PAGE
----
Are you ready for a road trip? If you do not live close to the mountains where multi-pitch routes are available, you will definitely need to be prepared to travel. I live in Florida where there is no mountain only swamps and sink-holes. It takes a lot longer and much more expenses for me to learn outdoor climbing.
How committed are you? There is yet another easier way to learn multi-pitch without having the gear and the trad experience by hiring a climbing guide. Please check out my review on Fox Mountain Guide. There are other mountain guides available where you can easily search on the internet. The guide is a little more expensive but it is totally worth it for the time and the experience.
Additional Miscellaneous Items for Multi-Pitch
Always plan ahead before you climb a multi-pitch or even single pitch outdoor. Sometimes it can take an entire day to climb to the destination and back. Also, anticipate in weather that may require taking longer than usual. Pack as light as possible and make sure everything fits in your backpack as much as possible. You want your hands to be free so you can climb easily without obstructions. Here are a few items to consider:
- Wear synthetic clothing or clothes that could protect you from the weather such as wet or cold environments. I usually wear pants instead of shorts to single pitch climbing. It protects me from being scratched against the rocks.
- Bring a pair of gloves. This is helpful for belaying to prevent rope burns or even keep your hands warm in cold weather. Take them off when you climb.
- A light, warm, and waterproof jacket are great to protect against wind or rain.
Food and Water
Bring food and water for snacking in between is a great way to keep up your energy. The last thing you want to be is dehydrated up on top and with nothing available to replenish.
I found beef jerky, trail mix, or even boiled eggs are great snacks. A litter of water should be good or bring enough water to stay hydrated. Do not overpack because it will get heavy. Bring only what you think you will eat or drink.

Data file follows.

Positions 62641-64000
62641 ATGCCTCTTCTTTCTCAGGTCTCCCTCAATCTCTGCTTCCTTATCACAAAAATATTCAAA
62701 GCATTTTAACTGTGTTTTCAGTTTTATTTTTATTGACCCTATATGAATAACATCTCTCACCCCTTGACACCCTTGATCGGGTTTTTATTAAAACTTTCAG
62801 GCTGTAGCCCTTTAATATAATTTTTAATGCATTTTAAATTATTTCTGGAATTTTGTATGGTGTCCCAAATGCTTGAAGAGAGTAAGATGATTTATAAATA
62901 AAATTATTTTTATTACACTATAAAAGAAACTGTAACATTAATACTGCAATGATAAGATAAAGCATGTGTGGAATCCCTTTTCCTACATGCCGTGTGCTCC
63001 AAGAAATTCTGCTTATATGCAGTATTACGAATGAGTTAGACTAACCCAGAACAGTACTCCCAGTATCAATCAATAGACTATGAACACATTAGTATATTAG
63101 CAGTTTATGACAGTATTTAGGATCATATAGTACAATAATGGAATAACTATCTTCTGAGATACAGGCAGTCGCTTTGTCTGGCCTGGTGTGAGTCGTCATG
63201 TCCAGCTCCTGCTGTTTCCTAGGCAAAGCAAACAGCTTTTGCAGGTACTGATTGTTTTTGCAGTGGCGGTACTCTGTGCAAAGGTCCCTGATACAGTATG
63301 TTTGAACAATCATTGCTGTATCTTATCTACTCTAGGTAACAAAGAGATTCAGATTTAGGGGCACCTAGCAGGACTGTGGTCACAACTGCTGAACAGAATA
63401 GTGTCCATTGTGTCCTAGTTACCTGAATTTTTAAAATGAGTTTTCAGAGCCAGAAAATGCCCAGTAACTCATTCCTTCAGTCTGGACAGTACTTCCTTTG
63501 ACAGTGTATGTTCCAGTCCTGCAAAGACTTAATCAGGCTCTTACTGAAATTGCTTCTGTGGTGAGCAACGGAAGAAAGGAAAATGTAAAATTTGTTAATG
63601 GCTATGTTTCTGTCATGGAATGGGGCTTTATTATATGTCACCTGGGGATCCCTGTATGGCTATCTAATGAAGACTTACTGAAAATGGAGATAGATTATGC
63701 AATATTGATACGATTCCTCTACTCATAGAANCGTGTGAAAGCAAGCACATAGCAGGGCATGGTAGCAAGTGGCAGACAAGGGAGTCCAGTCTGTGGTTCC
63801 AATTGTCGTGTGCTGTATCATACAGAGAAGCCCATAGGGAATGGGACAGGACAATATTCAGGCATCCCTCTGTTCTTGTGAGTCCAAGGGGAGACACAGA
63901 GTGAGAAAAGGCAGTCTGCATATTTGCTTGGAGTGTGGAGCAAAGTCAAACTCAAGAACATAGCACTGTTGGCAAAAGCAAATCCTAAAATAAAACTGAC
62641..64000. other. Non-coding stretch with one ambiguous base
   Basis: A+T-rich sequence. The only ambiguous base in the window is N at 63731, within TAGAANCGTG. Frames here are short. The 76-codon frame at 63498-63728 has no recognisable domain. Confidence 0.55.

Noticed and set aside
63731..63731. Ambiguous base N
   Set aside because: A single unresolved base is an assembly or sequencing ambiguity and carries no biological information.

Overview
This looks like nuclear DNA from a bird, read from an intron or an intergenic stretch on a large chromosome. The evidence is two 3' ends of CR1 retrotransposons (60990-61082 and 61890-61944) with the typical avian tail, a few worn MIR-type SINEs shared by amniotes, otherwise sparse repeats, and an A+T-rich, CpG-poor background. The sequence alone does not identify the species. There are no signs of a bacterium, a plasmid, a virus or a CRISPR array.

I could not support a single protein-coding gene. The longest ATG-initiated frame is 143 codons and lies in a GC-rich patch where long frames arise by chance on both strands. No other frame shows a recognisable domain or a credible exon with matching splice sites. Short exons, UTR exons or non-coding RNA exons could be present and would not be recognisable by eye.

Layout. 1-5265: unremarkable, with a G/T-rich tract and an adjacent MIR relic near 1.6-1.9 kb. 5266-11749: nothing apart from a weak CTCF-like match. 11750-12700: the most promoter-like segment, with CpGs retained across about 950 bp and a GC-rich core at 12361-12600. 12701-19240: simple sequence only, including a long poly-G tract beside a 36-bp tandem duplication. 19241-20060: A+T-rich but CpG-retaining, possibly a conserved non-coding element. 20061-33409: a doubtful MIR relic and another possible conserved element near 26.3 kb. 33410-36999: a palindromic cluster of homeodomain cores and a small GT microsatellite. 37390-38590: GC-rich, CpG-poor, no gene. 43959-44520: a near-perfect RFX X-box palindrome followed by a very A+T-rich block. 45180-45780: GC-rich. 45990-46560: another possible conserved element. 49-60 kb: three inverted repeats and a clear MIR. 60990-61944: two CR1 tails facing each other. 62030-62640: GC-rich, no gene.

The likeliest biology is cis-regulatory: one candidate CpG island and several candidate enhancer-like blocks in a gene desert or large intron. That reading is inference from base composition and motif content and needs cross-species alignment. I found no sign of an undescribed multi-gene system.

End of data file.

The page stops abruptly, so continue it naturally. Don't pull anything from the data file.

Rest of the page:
Don’t forget to bring a few extra bags or zip locks to carry all your trash down the mountain with you. Please do not leave your trash behind.
A headlamp is good for the evening to descend. Sometimes it may take you longer than estimated and the sun is setting. The headlamp will come handing.
An extra small backpack to carry all your extra accessories and clip it to your main gear backpack.
Multi-pitch climbing requires skills and experiences. Please do not take it lightly. I highly recommend hiring a guide or climb with an experienced multi-pitch climber if you do not have the time, experience, or the gear. This will give you the taste of what multi-pitch is all about. If you like it, you can learn more through classes and experiences.
I am not qualified to lead a multi-pitch expedition yet. I would definitely want more experiences so I can become one. That would be so much fun.
Multi-pitch climbing may be required to learn for the search and rescue climbing team in order to rescue fallen climbers. I don’t know if I would be interested in that yet. We will see. I am experiencing and enjoying rock climbing one baby step at a time.
I hope this article has been helpful and clear. Please feel free to leave a comment if you have any questions or suggestions. I would love to hear your perspective.